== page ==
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Police Threaten Portland Protesters with ‘Impact Weapons’ For Failure to Disperse

Portland police blocked and advanced on demonstrators they said were throwing missiles during unrest in the north of the city that has been riven by protests for more than two months.On Friday night, protesters had blocked off traffic on North Ainsworth Street, prompting police to instruct them to leave immediately or face arrest, Portland Police…

Portland police blocked and advanced on demonstrators they said were throwing missiles during unrest in the north of the city that has been riven by protests for more than two months.

On Friday night, protesters had blocked off traffic on North Ainsworth Street, prompting police to instruct them to leave immediately or face arrest, Portland Police said in a statement.

After they found out that around 400 people would be heading to the Portland Police Association building, which had been the scene of previous violent demonstrations, officers positioned themselves to block the marchers.

To the group gathered at N Lombard St and N Mississippi Ave, this is still an unlawful assembly. Disperse from the area now. If you do not disperse you are subject to citation or arrest and subject to the use of tear gas, crowd control munitions, and impact weapons. Disperse now.

— Portland Police (@PortlandPolice) August 15, 2020

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Officers said that protesters threw paint balls and projectiles and unlawful assembly was declared.

Portland police tweeted: “Failure to adhere to this order may subject you to arrest, citation, and/or the use of crowd control agents, including, but not limited to tear gas and/or impact weapons. Disperse immediately.”

Officers started dispersing the crowd at around 10.20 p.m., an hour after the march had started and a pitched battle ensued with police saying that protesters threw fireworks, golf balls, pieces of concrete and glass bottles.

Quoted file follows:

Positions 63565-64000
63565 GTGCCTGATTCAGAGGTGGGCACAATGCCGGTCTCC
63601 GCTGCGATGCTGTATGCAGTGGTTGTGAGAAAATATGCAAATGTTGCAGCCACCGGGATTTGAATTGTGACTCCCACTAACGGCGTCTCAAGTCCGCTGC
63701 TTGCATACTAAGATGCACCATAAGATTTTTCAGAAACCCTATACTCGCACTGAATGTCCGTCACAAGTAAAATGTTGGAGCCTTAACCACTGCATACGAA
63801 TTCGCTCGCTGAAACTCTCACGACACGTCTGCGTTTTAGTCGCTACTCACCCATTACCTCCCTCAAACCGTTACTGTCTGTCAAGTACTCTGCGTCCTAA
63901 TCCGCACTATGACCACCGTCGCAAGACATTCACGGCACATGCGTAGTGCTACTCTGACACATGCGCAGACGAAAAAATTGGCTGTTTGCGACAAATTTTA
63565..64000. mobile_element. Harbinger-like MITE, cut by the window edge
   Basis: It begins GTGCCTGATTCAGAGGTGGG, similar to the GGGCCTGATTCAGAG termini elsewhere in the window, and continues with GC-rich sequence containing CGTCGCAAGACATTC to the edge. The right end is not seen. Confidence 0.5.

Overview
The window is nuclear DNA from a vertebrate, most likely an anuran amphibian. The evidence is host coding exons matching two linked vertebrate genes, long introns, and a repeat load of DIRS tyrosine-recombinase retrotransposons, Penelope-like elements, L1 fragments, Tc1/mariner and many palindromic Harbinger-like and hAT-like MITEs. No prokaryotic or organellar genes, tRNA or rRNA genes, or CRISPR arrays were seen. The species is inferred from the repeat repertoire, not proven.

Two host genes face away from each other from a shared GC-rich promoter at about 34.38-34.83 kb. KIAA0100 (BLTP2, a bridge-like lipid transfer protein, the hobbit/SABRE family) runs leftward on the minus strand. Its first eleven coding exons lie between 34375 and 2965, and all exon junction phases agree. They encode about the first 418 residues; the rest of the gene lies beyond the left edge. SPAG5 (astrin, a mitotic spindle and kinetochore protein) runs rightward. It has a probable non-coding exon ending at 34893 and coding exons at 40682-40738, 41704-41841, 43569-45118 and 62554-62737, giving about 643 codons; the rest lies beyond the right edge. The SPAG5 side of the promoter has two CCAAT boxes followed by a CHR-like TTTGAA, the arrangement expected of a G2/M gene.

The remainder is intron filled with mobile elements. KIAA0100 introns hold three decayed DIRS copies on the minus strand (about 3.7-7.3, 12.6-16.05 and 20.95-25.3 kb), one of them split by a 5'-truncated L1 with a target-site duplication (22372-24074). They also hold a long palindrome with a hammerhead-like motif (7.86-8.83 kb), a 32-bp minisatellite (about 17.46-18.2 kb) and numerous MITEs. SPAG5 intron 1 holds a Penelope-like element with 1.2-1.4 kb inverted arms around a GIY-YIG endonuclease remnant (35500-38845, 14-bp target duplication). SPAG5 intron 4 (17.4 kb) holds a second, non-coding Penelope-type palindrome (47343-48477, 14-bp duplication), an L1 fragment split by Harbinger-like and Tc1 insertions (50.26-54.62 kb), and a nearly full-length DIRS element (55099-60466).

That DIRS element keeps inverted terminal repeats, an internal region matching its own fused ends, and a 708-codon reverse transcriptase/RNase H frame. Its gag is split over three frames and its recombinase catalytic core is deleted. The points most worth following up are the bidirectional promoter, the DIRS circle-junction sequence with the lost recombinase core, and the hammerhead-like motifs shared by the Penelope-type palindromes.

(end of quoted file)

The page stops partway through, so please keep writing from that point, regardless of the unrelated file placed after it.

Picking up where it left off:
This brutality is unacceptable. This is the community the police are sworn to protect and serve. They must uphold Portlanders constitution rights. https://t.co/u52zPfJ47Z

— Commissioner Jo Ann Hardesty (@JoAnnPDX) August 15, 2020

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Jonathan Taylor, of Vancouver, told The Oregonian that as he drove his motorcycle on a ride through town, an officer threw a smoke canister and pointed a gun at him, after he hit his horn and asked if he could go through a blocked street.

By the time the protesters had dispersed, at around 3.45 a.m, four people had been arrested.

The police actions sparked criticism from Portland commissioner Jo Ann Hardesty who tweeted: “This brutality is unacceptable. This is the community the police are sworn to protect and serve. They must uphold Portlanders’ Constitutional rights.”

Oregon’s biggest city has been the scene of nightly demonstrations following the killing of George Floyd in Minneapolis by a police officer in May.

The Associated Press reported that earlier this week, protesters had lit a fire and set off fireworks outside the downtown federal courthouse, the location of a number of violent altercations over the last few weeks between demonstrators and federal agents.

The size of the protests has decreased since Oregon Governor Gov. Kate Brown agreed with Vice President Mike Pence to remove federal officers, who have been replaced by Oregon State Police. However after state police said they would be pulling back, federal officers may return to the city, The Oregonian reported.

Portland protests
Protesters retreat after Portland police blocked the road on August 14, 2020. The streets were blocked before the protest could reach the Portland Police Association building.
Nathan Howard/Getty Images

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